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Exploring the nature of the therapeutic alliance in technology-based interventions for mental health problems

Research output: ThesisMaster's Thesis

Published
  • Laura Hillier
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Publication date2018
Number of pages223
QualificationMPhil
Awarding Institution
Supervisors/Advisors
Publisher
  • Lancaster University
Original languageEnglish

Abstract

Background: Digital technology is increasingly being used in healthcare delivery, and can potentially improve access to psychological services. “Technology-based interventions” (TBIs) are a form of self-guided psychological treatment delivered by digital technology, such as computer programs, websites, or smartphones. Little is known about how these work, and high drop-out rates raise a pressing need to understand user engagement. The therapeutic alliance concerns the level of collaboration in therapy, and is strongly linked to face-to-face treatment’s effectiveness. The validity of therapeutic alliance is uncertain in TBIs, but it may contribute towards an understanding of user engagement.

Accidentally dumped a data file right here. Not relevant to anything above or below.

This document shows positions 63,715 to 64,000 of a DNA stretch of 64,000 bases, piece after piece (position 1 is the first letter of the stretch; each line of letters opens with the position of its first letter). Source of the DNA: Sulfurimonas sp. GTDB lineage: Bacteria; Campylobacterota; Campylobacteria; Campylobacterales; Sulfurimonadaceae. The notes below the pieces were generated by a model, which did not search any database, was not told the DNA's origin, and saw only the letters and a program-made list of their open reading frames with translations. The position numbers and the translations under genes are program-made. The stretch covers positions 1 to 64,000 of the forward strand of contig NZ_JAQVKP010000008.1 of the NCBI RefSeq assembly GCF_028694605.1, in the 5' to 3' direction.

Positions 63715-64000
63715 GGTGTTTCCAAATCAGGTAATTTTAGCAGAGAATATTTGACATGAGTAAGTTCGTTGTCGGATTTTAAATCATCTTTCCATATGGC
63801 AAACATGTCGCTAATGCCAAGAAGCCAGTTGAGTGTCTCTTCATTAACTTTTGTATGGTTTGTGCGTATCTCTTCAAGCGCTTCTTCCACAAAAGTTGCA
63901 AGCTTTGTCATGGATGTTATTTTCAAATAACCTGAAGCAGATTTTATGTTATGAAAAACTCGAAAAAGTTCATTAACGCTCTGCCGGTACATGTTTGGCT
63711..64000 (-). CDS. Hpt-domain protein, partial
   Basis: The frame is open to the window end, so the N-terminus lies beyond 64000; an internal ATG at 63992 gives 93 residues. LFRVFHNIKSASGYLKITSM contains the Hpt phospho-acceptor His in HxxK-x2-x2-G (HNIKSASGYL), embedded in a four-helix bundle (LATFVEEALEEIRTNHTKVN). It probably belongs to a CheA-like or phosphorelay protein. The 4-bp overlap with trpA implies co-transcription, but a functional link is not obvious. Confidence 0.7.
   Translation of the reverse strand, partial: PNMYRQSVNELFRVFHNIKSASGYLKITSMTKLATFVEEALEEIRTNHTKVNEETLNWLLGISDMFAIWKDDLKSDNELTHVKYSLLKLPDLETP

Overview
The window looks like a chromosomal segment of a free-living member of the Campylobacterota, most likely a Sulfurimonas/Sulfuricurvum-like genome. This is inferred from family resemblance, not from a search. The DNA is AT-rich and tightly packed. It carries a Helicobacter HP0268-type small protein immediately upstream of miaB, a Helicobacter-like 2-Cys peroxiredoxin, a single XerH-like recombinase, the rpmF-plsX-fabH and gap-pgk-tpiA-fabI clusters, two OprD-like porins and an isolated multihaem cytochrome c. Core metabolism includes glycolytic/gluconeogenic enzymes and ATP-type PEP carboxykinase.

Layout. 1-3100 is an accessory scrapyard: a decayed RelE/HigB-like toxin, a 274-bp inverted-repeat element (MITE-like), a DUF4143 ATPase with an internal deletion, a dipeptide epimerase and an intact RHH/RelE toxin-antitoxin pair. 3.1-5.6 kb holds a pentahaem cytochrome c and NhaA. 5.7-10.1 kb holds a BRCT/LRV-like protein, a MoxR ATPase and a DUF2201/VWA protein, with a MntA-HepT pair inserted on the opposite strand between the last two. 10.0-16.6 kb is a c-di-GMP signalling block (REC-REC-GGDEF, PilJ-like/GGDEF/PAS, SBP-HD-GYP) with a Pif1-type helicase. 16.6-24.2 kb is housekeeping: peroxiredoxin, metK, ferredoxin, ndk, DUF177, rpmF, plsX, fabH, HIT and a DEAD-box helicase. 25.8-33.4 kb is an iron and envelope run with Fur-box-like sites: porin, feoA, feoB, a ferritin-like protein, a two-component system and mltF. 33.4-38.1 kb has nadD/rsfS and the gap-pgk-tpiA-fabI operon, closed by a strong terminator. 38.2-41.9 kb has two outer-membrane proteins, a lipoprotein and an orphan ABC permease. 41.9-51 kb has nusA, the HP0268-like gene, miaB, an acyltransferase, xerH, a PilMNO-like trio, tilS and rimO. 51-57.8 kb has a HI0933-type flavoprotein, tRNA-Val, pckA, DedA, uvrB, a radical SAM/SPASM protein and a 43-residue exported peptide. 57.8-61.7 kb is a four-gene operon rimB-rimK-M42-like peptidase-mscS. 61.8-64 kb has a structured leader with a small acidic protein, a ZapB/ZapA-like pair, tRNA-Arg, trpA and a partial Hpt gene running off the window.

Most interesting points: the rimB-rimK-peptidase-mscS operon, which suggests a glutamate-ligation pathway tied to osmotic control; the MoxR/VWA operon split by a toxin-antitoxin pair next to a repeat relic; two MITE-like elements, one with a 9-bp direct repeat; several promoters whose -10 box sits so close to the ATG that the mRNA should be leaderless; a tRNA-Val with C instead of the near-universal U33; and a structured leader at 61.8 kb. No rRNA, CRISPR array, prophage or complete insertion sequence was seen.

Objective: To explore the nature of the therapeutic alliance in the context of technology-based interventions (TBIs) for mental health problems.

Methods: A systematic review was undertaken, which included qualitative, quantitative and mixed methods research. 13 papers were analysed using a best-fit framework synthesis approach. A qualitative study was also conducted, using topic-guided interviews to explore 13 participants’ experiences regarding their interaction and engagement with TBIs. Thematic analysis was used to analyse the data.

Results: The user-TBI alliance is largely comprised of similar dimensions to the alliance in face-to-face therapy. There are also some new dimensions which specifically apply to TBIs: interactivity (personalising a TBI), and availability (flexible access to treatment). The user-TBI alliance may not be directly associated with outcomes, but it does appear to be related to user engagement.

Conclusions: TBI users can experience a therapeutic alliance with the digital technology, especially if the TBI is sufficiently personalised. The terminology of a “relationship” with digital technology is generally unacceptable to TBI users, which will pose challenges when attempting to adapt or design alliance measures that take account of the unique TBI context.